March 26, 2006
Preface to the German edition of Beyond Chutzpah
by Felicia Langer
It was high time a book on the misuse of anti-Semitism as a political weapon got written. Now it has found its author: Norman Finkelstein. He is no stranger to daring challenges, and as this book clearly shows, Finkelstein has got what it takes. The precision and meticulousness of his research and analyses are admirable.
In the first part of the book, Finkelstein focuses on the misuse of anti-Semitism by the pro-Israel lobby in the United States and Europe, in support of Israeli policies. Any time there is a real risk that the international community will increase pressure on Israel to withdraw from the occupied territories as required by international law, a new anti-Semitism campaign is launched: “yet another meticulously orchestrated media extravaganza alleging that the world is awash in anti-Semitism.”
With their allegations of anti-Semitism, American-Jewish elites seek, above all, to convince everybody that critics of Israel are really anti-Semites in disguise. Reports on what it is like for Palestinians to live under occupation, reports on their oppression and their suffering must remain taboo – only Israel is entitled to victim status. Thus reality is being inverted, in order to make sure that Israel enjoys immunity.
The hysteria about a “new anti-Semitism” serves not only to silence legitimate criticism of Israel, but also to deflect attention from violations of international law and elementary human rights. So, for example, the refusal to participate in a war of aggression against Iraq was equated with hatred of Jews. Writer Elie Wiesel, a survivor of Auschwitz and recipient of the Nobel Peace Prize, told US-President George W. Bush on 27 February 2003 that Iraq was a terrorist state, and that there was a moral imperative for intervention. Had the West intervened in Europe in 1938, Wiesel observed, World War II and the holocaust could have been prevented. “That was a meaningful moment for me,” Bush said later, “because it was a confirming moment.”
The president of the Central Council of Jews in Germany Paul Spiegel vehemently denounced the German opposition to the war on Iraq, making arguments similar to Elie Wiesel’s. Alas, his words had a very bad ring to them in the light of the millions who marched to protest the war, in Germany and all over the world, among them many Jews.
It is appalling to see what kind of allies this lobby has attracted on the right end of the political spectrum: Silvio Berlusconi and Gianfranco Fini from the neo-Fascist National Alliance in Italy, Jean-Marie Le Pen in France… As for the Christian fundamentalists in the United States, the lobbyists argue that the fundamentalists’ proverbial intolerance is not too harmful nowadays, and that what really counts is their favorable attitude toward Israel.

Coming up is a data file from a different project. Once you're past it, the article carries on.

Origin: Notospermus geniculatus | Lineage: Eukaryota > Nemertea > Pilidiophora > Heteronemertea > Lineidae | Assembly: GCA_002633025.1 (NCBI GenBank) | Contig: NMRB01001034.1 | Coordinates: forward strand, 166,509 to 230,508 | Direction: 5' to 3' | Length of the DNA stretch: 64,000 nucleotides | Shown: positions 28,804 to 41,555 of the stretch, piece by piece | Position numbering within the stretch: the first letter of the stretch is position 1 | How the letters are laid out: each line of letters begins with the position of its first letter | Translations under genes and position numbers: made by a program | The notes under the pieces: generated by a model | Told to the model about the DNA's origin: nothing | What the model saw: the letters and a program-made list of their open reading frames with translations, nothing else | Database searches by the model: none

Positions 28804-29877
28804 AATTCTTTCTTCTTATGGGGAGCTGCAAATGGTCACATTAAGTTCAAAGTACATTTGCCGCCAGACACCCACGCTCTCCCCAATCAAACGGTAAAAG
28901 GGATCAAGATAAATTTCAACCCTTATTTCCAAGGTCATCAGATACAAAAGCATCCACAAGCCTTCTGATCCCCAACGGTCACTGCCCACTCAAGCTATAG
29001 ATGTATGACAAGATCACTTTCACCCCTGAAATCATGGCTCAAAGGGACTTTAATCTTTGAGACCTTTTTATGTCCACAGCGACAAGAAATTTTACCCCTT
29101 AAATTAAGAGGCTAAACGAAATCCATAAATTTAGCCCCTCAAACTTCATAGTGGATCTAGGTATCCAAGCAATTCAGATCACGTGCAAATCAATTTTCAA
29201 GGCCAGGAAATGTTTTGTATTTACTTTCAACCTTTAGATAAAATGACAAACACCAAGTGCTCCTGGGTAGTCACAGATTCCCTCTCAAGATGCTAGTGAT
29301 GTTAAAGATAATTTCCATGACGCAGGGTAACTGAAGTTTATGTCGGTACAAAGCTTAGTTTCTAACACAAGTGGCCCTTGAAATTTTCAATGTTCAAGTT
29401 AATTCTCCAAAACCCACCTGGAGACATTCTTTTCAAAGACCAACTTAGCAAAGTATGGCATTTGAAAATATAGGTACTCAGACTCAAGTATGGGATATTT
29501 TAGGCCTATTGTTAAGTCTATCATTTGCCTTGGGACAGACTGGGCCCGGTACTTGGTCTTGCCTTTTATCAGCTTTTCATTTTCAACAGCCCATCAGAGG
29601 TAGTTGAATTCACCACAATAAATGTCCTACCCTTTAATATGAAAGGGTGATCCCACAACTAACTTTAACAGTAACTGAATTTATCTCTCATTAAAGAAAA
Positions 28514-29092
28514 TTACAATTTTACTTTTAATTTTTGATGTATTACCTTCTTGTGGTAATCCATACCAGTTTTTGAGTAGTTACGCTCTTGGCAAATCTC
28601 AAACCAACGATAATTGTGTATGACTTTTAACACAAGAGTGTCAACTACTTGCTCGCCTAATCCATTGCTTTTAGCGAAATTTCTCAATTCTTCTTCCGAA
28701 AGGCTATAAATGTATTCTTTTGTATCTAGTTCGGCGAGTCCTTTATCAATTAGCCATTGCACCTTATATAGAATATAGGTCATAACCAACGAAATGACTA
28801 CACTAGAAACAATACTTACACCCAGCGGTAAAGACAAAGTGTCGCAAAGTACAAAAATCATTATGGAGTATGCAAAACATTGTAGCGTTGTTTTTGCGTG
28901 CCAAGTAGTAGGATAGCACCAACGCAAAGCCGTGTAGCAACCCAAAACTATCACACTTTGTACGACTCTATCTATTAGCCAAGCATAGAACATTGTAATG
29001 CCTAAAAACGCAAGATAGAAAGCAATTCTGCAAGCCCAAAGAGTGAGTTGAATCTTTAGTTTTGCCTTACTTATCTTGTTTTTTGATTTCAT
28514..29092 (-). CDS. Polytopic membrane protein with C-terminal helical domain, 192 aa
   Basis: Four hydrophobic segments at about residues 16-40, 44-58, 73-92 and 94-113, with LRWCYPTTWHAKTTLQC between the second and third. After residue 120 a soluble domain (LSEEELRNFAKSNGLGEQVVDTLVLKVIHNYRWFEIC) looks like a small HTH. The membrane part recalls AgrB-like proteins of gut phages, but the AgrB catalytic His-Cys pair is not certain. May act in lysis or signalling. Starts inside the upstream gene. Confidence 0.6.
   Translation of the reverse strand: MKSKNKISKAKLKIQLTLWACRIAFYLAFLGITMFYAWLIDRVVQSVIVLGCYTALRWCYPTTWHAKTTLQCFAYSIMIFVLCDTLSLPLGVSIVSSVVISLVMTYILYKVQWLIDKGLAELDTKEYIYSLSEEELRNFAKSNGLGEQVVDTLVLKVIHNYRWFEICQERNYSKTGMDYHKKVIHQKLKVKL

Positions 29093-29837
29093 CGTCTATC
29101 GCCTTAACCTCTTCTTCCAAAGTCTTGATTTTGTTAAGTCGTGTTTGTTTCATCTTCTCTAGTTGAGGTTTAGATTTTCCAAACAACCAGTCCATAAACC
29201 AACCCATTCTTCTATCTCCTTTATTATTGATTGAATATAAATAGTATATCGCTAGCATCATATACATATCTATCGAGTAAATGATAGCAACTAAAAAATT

I want to share with the reader my experience of living in Germany, both as an Israeli Jew and as a holocaust survivor. My husband, Mieciu, went through five Nazi concentration camps. He is the only one from his family to have survived the holocaust, and was himself on the brink of death. My mother and I survived, in the USSR, but all the rest of my family were murdered. My husband and I have been living in Germany for fifteen years now, and it has become our beloved home. In all those years, we, personally, have not experienced any anti-Semitism. This merits emphasis because my husband has been talking about his Nazi era suffering for years, and those who have heard him speak at German schools now number in the thousands. I do not, however, want to deny that anti-Semitism and xenophobia exist in Germany. Our first experience in this regard was the following:
One day in 1990, I noticed a black swastika on the wall of a mall in Tübingen. All the beauty of the enchanting summery scenery surrounding it could not cover up this blemish. My husband and I decided to go and remove the swastika, and we went there that same night. However, we discovered that someone had already painted it over, apparently just a couple of minutes before we arrived – someone who, just like us, had been disgusted by the Nazi symbol. This was my first encounter with an anonymous protester in Germany.
These protesters are our allies in Germany: in our fight against xenophobia and the real anti-Semitism, as well as in our fight against war and the devastating Israeli policies vis-à-vis the Palestinian people – the policies which are the subject of this book. Norman Finkelstein deplores the misuse of the holocaust by those who use anti-Semitism as a political weapon. His concern is to restore the victims’ dignity and to do what their real legacy requires us to do. My husband, Mieciu, and I share Norman Finkelstein’s concern, and I would like to repeat here what I’ve written elsewhere about this legacy: